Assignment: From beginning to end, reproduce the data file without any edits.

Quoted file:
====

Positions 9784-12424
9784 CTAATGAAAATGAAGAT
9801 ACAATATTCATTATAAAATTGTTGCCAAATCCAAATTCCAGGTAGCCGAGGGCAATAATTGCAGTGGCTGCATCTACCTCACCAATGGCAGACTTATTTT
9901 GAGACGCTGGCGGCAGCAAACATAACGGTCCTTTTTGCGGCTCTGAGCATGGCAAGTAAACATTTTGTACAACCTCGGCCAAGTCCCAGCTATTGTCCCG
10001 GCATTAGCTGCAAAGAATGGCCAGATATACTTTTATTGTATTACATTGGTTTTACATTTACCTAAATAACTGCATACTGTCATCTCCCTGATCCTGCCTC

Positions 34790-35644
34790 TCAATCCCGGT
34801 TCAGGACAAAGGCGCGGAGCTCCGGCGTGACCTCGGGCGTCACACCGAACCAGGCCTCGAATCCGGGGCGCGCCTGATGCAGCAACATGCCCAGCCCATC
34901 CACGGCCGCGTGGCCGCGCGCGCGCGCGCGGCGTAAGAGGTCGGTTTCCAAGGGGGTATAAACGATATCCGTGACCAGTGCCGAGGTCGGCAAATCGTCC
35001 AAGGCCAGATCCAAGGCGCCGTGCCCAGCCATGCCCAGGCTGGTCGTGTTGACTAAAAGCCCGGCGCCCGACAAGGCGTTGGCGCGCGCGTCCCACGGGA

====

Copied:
Positions 9784-12424
9784 CTAATGAAAATGAAGAT
9801 ACAATATTCATTATAAAATTGTTGCCAAATCCAAATTCCAGGTAGCCGAGGGCAATAATTGCAGTGGCTGCATCTACCTCACCAATGGCAGACTTATTTT
9901 GAGACGCTGGCGGCAGCAAACATAACGGTCCTTTTTGCGGCTCTGAGCATGGCAAGTAAACATTTTGTACAACCTCGGCCAAGTCCCAGCTATTGTCCCG
10001 GCATTAGCTGCAAAGAATGGCCAGATATACTTTTATTGTATTACATTGGTTTTACATTTACCTAAATAACTGCATACTGTCATCTCCCTGATCCTGCCTC

Positions 34790-35644
34790 TCAATCCCGGT
34801 TCAGGACAAAGGCGCGGAGCTCCGGCGTGACCTCGGGCGTCACACCGAACCAGGCCTCGAATCCGGGGCGCGCCTGATGCAGCAACATGCCCAGCCCATC
34901 CACGGCCGCGTGGCCGCGCGCGCGCGCGCGGCGTAAGAGGTCGGTTTCCAAGGGGGTATAAACGATATCCGTGACCAGTGCCGAGGTCGGCAAATCGTCC
35001 AAGGCCAGATCCAAGGCGCCGTGCCCAGCCATGCCCAGGCTGGTCGTGTTGACTAAAAGCCCGGCGCCCGACAAGGCGTTGGCGCGCGCGTCCCACGGGA